recognise your strengths

How embracing my strengths enabled me to be braver

I’ve been incorporating strengths into my training and coaching practice over the past 20 years, helping others to appreciate the value and importance in recognising their strengths, and the links to their enhanced happiness and success.

The use of strengths was taken up a notch for me nearly 3 years ago when I added `group coaching’ to my business services, as a Bird Table coach. Founder of The Bird Table Aly King-Smith incorporated `strength based’ exercises into these business development group sessions (attended by up to 6 local business women), providing an opportunity for members to pause, reflect and recognise the strengths they hold, and to explore how they might use these assets to overcome business challenges and to maximise opportunities.

The research tells us we are more likely to be happier, engaged and successful in achieving our goals, if we use our strengths. Others potentially benefit to; our customers, colleagues, teams and the organisations we work with, as we enhance our energy and skills, and a more positive mind-set evolves. By taking the time to think about, recognise and appreciate our strengths, and allowing them to be brought to the surface, we then have a better chance of using them (rather than keeping them hidden in a draw!).

From my experience, people often feel uncomfortable when probed for their strengths. They may feel awkward, and a little embarrassed, so it’s important to put it into context when taking the time to recognise and appreciate strengths in ourselves, and others. It can feel quite a different approach when working with strengths, as we’re focusing on what is done really well, rather than what needs to be improved. Human nature may take us to “I didn’t do this well”, and I encourage others to consider “what did you achieve?” and “what strengths were at play?”

Another perspective is to consider, what strengths serve you well? This has served me VERY WELL in recent years, as a Director and 1-lady-band of KC Learning & Development, and Mum to primary school twins. Focusing on my strengths has been invaluable to my motivation and business success, helped with regular peer coaching, planning and reviews, and my cherished daily appreciation journal.

So, if you are curious about your strengths, and getting clarity on the ones that energise and excite you, here are a few ways to explore this further, detailed in no particular order:

  • Write yourself a list of `strength statements’, this allows you to consider your achievements and what strength(s) others value in you, for example, I would say;

“I have the ability to ask key questions to create thinking time for others”

“I build relationships quickly and ensure I stay connected”

“I am organised and prioritise, and ensure all customer work is given the focus to achieve deadlines”

  • Ask trusted colleagues and customers, what do they value most about you? What strengths do they admire? What differentiates you from others?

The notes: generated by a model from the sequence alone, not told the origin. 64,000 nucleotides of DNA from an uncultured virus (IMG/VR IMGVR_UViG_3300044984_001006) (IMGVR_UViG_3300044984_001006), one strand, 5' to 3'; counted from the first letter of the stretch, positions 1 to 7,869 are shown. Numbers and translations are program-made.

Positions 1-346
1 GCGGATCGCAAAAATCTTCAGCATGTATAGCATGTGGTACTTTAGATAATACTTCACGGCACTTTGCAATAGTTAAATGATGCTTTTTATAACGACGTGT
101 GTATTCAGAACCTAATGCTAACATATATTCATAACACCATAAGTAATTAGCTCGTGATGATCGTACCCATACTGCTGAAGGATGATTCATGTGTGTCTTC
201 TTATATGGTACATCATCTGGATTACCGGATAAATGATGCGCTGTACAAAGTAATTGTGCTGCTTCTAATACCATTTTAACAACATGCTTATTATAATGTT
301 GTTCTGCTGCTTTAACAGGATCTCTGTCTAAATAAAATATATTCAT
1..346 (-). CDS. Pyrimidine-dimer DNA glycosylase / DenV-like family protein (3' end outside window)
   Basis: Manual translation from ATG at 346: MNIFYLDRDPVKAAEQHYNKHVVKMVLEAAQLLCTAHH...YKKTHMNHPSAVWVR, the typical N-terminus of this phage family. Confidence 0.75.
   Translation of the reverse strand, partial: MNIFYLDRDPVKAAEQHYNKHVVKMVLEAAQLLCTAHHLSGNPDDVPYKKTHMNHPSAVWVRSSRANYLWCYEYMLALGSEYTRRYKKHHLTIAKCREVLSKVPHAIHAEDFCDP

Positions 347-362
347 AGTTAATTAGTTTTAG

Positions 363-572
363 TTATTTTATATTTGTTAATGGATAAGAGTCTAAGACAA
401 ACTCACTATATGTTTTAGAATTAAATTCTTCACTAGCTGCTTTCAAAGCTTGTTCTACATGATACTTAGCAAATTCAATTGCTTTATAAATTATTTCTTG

• Seek coaching, to explore your strengths profile, and/or your own self –assessment & feedback you’ve collated. I would be happy to chat with you about this

There has been significant scientific research linking strengths to improved happiness, goal-setting, performance, relationships and well-being. I’ve included some useful resources, background, case studies and strength profile tools 

At The Bird Table conference earlier this year I attended a session by Trudy Bailey from CAPP, where she explained the R2 strengths profiler we had all completed. This strengths profile, (consisting of 60 strengths) provides ideas to maximise your strengths, and is broken down into 4 sections.

Realised Strengths; we tend to use these a lot, they help us perform well, and can be energising. USE WISELY

 Unrealised Strengths; these are the ones you find energising and perform well at, and don’t use as often. USE MORE


Learned Behaviours; Things you have learned to do well, they don’t energise you. USE WHEN NEEDED

Weaknesses; Things you find hard and don’t enjoy. USE LESS

So, after a coaching conversation to help me explore my strengths further, I concluded:

  • My highest Realised Strengths is Personal Responsibility. A light bulb moment for me was that this was becoming an `overplayed strength’, and was actually less energising. I was taking responsibility for others actions as well as my own, which was creating stress. So, for me, being aware of this and noticing my own behaviours, and the signs of building up to stress, has helped me to keep this strength in check!
  • My highest Unrealised Strengths is Spotlight. I have been focusing on this over the past few months, looking for ways to raise my profile, and to influence others in a positive way, which has resulted in unsolicited feedback and improved business performance!

Finally, you may notice you are drawn to a particular strength, or to a `strength statement’. Notice that, and seek ways to bring that to life. For me, I was really drawn to “I am brave and take risks”, and endeavoured to find ways to stretch myself and `put myself out there’ especially with my business development and service offering. I continue to feel energised, excited and rewarded, in bringing `brave’ to life.

I’d be delighted to talk further if you have any questions, please contact me for a free 30 minute consultation.


Best wishes

Karen Chamberlain of KC Learning & Development

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